Friday, December 21, 2012

Mr. Steve Leinwand


How many of us teach the way we were taught? How many of us plan lessons relatively quickly because we lecture, or maybe because we teach the same courses year after year and it’s just gotten to be that easy? How many of us observe other teachers for the purpose of collaboration to improve what we do? How many of us believe that if we continue to teach the way we have been, student achievement will go up?
That last question is really what I’m looking at. I know that in my short six years of teaching the same courses I’ve found myself answering positively to the first two questions, but yet negatively to the last two. Unfortunately, I think there are plenty of teachers out there who are not honest with themselves and may believe that what they’re doing is fine and will continue to be satisfactory with the CCSS. This is an issue. I think we can all agree that with the adoption of the Common Core students are going to be expected to do more than they have in the past. Independent thought and critical thinking are going to need to be included in our curricula so they can rise to these challenges. We need to implement strategies and practices into our daily lessons so that we can build up these skills not only in students, but teachers as well. The other day I had the pleasure of listening to Steve Leinwand give a presentation to our IU where he addressed these issues and some actions we can take.
I wish that I could adequately summarize all that he said, but I’m sure I will not do him justice. He started by showing what math used to (and in some cases, still) look like: drill and kill, no context, variables, variables, variables! (He also used this as an opportunity to share his distaste for Algebra 2, but that’s a different discussion) All of this, among other factors, has created little growth, little real-world preparation, and absolutely little preparation for the CCSS math practices. We know this from the math anxiety, illiteracy, poor test scores, tons of remediation, and large amounts of criticism. So… what do we do? The same thing of course (NOPE!). “If we continue to do what we’ve always done, we will continue to get what we’ve always gotten. If, however, what we’ve accepted is no longer acceptable, then we have no choice but to change some of what we do and some of how we do it” (from Steve himself).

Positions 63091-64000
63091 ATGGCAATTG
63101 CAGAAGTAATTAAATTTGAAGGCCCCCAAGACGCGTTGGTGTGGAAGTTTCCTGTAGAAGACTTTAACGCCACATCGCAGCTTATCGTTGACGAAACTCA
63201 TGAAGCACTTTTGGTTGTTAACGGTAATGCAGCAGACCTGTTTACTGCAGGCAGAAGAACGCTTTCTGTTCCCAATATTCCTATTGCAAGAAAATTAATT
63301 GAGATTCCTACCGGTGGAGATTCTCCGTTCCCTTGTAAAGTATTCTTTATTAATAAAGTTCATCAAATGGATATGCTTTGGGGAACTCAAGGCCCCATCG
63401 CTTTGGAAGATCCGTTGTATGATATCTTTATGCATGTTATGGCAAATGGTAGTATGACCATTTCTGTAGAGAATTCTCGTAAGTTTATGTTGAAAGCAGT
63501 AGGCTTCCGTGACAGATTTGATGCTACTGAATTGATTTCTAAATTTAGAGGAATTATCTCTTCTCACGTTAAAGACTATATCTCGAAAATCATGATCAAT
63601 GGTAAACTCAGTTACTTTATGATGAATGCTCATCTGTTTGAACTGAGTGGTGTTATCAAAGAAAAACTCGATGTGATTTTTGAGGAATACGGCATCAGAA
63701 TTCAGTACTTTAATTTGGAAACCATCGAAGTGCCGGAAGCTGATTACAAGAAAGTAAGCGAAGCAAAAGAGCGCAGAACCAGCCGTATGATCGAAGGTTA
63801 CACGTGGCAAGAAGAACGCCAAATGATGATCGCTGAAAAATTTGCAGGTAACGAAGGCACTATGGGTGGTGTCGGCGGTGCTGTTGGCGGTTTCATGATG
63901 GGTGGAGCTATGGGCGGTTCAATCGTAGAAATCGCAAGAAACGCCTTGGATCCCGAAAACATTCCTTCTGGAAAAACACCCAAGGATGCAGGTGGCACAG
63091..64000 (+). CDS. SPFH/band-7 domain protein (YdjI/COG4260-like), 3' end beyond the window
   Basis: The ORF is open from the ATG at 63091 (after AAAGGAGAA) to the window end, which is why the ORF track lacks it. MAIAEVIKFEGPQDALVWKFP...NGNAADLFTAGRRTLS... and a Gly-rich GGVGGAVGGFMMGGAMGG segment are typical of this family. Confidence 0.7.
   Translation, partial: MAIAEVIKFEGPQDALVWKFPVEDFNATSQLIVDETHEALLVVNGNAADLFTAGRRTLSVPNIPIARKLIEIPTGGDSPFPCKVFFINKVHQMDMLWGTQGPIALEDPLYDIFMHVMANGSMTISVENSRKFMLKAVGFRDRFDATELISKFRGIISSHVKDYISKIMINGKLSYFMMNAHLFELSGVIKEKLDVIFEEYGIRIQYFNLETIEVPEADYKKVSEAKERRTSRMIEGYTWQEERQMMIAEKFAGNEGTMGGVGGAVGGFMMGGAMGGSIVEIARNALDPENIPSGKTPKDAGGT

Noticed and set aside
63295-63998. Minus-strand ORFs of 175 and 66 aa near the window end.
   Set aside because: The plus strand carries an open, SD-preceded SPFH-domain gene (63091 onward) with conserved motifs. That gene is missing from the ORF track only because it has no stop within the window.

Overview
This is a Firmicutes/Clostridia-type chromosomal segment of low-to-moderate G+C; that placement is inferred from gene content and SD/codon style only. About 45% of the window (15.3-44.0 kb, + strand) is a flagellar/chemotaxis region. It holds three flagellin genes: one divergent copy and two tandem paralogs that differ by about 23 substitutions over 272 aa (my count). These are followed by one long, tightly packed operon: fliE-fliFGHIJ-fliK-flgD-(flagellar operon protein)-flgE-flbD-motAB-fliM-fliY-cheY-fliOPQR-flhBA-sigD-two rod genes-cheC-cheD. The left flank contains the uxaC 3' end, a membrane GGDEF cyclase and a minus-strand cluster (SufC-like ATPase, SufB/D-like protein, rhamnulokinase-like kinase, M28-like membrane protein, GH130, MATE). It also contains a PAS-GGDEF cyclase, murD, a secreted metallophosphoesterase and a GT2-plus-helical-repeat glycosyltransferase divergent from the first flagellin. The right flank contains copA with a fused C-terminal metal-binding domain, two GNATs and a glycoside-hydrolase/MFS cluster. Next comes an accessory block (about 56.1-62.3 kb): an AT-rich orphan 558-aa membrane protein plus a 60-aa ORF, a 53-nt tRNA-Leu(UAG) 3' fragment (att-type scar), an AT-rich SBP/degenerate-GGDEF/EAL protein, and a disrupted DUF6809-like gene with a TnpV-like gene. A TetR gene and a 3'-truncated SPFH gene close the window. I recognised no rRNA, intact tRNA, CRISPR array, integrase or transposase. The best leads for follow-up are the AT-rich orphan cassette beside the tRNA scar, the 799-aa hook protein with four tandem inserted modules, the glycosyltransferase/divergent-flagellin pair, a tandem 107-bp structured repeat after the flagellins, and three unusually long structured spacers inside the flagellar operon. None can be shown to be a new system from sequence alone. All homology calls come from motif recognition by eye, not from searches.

He went on and showed all kinds of examples of how we can change, which were all very Dan Meyer-esque: introduce problems with pictures and video, introduce data sets by only giving a few numbers, show pictures, numbers, or representations and ask “What do you see? How do you know? Convince me? Prove it.” All of these tasks followed a similar pattern: show the students just a little bit and let them hypothesize as to what was coming next. The data set he provided was particularly impressive to me because I wish I would’ve thought of it. He showed us a few numbers and had us talk about what patterns we saw, what numbers we thought will fill the rest of the set, and what it represents. Then he showed us a little more and we found a new pattern and took new guesses. Then she showed us a little more and so on and so on. Throughout this process, whenever a new pattern arose, we’d talk about it at length. It wasn’t just, “Nope that’s not right, let’s move on,” it was taking our responses and running with them. It was focusing on the students’ responses, giving them some ownership, and letting them run the class. He did this with every example. He never knew what our responses would be, he didn’t know where we would lead the conversation, but he was always prepared to facilitate a meaningful discussion based on our answers.